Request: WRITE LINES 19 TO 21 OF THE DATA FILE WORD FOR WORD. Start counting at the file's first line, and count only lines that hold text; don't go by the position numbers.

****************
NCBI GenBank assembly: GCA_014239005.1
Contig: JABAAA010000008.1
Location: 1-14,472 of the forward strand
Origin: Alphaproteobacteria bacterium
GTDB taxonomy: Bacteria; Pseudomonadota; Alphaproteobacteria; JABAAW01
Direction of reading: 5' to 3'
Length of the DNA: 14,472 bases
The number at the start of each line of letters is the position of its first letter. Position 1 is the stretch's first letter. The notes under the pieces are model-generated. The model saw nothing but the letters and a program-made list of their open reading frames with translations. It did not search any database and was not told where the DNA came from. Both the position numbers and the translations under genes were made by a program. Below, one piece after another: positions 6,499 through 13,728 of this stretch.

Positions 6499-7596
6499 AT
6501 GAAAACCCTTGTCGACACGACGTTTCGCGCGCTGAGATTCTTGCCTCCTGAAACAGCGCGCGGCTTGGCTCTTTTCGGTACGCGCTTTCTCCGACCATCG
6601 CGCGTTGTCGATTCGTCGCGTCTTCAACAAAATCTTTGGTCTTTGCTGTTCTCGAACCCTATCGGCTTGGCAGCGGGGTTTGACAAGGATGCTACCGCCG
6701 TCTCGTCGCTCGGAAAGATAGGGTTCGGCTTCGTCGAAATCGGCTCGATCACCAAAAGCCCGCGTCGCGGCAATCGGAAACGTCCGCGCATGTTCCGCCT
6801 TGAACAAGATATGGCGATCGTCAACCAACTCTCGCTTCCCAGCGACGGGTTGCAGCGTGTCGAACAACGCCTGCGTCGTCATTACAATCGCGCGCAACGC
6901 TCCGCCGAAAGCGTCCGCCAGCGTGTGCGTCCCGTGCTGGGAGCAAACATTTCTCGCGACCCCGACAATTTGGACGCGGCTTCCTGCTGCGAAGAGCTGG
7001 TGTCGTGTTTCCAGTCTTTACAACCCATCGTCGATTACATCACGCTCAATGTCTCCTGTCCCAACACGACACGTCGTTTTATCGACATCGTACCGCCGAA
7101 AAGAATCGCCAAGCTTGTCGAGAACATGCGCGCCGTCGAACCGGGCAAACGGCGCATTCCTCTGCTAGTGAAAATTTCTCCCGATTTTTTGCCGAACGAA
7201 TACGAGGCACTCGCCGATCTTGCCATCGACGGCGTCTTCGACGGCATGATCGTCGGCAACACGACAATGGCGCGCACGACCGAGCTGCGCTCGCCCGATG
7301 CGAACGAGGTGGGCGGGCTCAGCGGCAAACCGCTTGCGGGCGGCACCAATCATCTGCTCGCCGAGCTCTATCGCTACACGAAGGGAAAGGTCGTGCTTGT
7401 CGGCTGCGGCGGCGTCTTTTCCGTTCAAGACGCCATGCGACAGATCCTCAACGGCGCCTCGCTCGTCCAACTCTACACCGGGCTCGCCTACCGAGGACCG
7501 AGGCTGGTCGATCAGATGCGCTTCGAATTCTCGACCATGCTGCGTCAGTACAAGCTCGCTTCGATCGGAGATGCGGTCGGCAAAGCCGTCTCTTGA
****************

7301 CGAACGAGGTGGGCGGGCTCAGCGGCAAACCGCTTGCGGGCGGCACCAATCATCTGCTCGCCGAGCTCTATCGCTACACGAAGGGAAAGGTCGTGCTTGT
7401 CGGCTGCGGCGGCGTCTTTTCCGTTCAAGACGCCATGCGACAGATCCTCAACGGCGCCTCGCTCGTCCAACTCTACACCGGGCTCGCCTACCGAGGACCG
7501 AGGCTGGTCGATCAGATGCGCTTCGAATTCTCGACCATGCTGCGTCAGTACAAGCTCGCTTCGATCGGAGATGCGGTCGGCAAAGCCGTCTCTTGA